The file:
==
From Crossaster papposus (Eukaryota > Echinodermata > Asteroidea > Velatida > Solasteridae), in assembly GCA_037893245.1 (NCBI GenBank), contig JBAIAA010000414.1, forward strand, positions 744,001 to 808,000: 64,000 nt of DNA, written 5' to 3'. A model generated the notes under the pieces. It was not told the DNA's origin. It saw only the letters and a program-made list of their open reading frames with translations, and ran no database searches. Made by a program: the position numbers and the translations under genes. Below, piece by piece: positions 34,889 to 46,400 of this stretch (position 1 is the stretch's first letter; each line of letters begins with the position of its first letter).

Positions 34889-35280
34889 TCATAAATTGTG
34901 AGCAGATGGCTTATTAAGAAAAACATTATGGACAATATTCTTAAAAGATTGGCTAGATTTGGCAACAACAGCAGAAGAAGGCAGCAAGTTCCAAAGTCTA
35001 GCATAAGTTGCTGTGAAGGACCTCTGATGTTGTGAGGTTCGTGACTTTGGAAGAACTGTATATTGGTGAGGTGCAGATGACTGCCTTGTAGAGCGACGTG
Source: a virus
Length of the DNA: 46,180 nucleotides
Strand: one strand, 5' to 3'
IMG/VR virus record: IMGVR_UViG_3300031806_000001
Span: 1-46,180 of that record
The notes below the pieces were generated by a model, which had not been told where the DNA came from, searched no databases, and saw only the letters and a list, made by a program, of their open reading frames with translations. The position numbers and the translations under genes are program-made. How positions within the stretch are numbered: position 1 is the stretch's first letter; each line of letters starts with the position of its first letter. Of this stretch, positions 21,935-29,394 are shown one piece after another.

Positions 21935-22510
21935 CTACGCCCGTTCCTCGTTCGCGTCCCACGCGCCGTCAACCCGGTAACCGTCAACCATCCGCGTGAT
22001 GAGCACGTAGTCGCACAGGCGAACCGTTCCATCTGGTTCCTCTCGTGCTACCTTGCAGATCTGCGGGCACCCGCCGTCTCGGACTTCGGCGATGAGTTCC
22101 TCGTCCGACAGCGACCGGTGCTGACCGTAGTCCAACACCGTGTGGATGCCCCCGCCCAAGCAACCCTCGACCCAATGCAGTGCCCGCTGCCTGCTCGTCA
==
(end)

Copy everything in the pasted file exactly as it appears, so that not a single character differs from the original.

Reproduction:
From Crossaster papposus (Eukaryota > Echinodermata > Asteroidea > Velatida > Solasteridae), in assembly GCA_037893245.1 (NCBI GenBank), contig JBAIAA010000414.1, forward strand, positions 744,001 to 808,000: 64,000 nt of DNA, written 5' to 3'. A model generated the notes under the pieces. It was not told the DNA's origin. It saw only the letters and a program-made list of their open reading frames with translations, and ran no database searches. Made by a program: the position numbers and the translations under genes. Below, piece by piece: positions 34,889 to 46,400 of this stretch (position 1 is the stretch's first letter; each line of letters begins with the position of its first letter).

Positions 34889-35280
34889 TCATAAATTGTG
34901 AGCAGATGGCTTATTAAGAAAAACATTATGGACAATATTCTTAAAAGATTGGCTAGATTTGGCAACAACAGCAGAAGAAGGCAGCAAGTTCCAAAGTCTA
35001 GCATAAGTTGCTGTGAAGGACCTCTGATGTTGTGAGGTTCGTGACTTTGGAAGAACTGTATATTGGTGAGGTGCAGATGACTGCCTTGTAGAGCGACGTG
Source: a virus
Length of the DNA: 46,180 nucleotides
Strand: one strand, 5' to 3'
IMG/VR virus record: IMGVR_UViG_3300031806_000001
Span: 1-46,180 of that record
The notes below the pieces were generated by a model, which had not been told where the DNA came from, searched no databases, and saw only the letters and a list, made by a program, of their open reading frames with translations. The position numbers and the translations under genes are program-made. How positions within the stretch are numbered: position 1 is the stretch's first letter; each line of letters starts with the position of its first letter. Of this stretch, positions 21,935-29,394 are shown one piece after another.

Positions 21935-22510
21935 CTACGCCCGTTCCTCGTTCGCGTCCCACGCGCCGTCAACCCGGTAACCGTCAACCATCCGCGTGAT
22001 GAGCACGTAGTCGCACAGGCGAACCGTTCCATCTGGTTCCTCTCGTGCTACCTTGCAGATCTGCGGGCACCCGCCGTCTCGGACTTCGGCGATGAGTTCC
22101 TCGTCCGACAGCGACCGGTGCTGACCGTAGTCCAACACCGTGTGGATGCCCCCGCCCAAGCAACCCTCGACCCAATGCAGTGCCCGCTGCCTGCTCGTCA